Changes announced to the World Barista Championships

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World Coffee Events (WCE) has announced the evolution of the World Barista Championships (WBC), with the changes coming into effect for next year’s event which is due to be held in Dublin, Ireland.

Announced at the end of last week, definitions have been tweaked slightly and a couple of new technical partners have been announced. As has an exciting looking new espresso machine.

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Trew Era Cafe: A Brand new enterprise?

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London is proliferated with coffee shops. From cheap and cheerful cafes through to third wave ventures designed for those who like to wax lyrical about the sovereignty of origin, the English capital has it all. And now there’s a new coffee shop in town and it’s been generating headlines left, right and centre.

The New Era housing estate probably won’t become East London’s trendiest hotspot any time soon. It could have been though. Plans were afoot to gentrify the area; to raise rental prices and try and draw in prosperous clientele to the area. But those plans failed. So it seems that this run-down area of London has become home to one of the country’s most talked about coffee shops.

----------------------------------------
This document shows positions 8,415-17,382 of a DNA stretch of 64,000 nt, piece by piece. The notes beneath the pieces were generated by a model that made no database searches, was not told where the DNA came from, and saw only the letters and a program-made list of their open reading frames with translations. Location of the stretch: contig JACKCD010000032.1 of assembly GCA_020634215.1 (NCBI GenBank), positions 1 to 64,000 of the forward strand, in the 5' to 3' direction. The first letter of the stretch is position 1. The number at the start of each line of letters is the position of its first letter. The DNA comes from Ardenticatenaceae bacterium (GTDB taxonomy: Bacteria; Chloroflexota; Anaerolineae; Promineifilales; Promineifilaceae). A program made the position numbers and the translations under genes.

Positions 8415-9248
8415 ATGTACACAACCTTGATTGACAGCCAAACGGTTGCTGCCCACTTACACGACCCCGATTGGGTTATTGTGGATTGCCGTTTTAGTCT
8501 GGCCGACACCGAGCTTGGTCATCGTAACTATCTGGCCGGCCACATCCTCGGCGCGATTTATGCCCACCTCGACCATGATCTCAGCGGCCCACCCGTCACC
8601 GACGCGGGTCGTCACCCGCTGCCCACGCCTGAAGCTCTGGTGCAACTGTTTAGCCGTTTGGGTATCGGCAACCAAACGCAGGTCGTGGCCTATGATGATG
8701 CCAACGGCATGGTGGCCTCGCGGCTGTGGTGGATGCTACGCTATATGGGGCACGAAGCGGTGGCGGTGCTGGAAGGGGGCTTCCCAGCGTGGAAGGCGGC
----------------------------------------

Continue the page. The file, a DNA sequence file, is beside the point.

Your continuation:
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Hilite Group and Beans and Flavours anounce expansion plans

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The domestic Indian coffee market is one that we like to keep a trained eye upon as we believe it is one of the most diverse and intriguing national sectors around.

With a population of over a billion people and some of the most vibrant cities in the world, the nation is slowly but surely taking to the ‘western’ coffee culture that many of us are normally familiar with. But that transition hasn’t been smooth, nor has it been easy – as many of the global giants have found out to their detriment in recent years.

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Indonesia expecting a bumper coffee harvest

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If you like your Indonesian coffees then we expect you to be doing cartwheels and bouncing off walls at the news that farmers in the country are predicting a bumper crop this season thanks to some recent wet weather.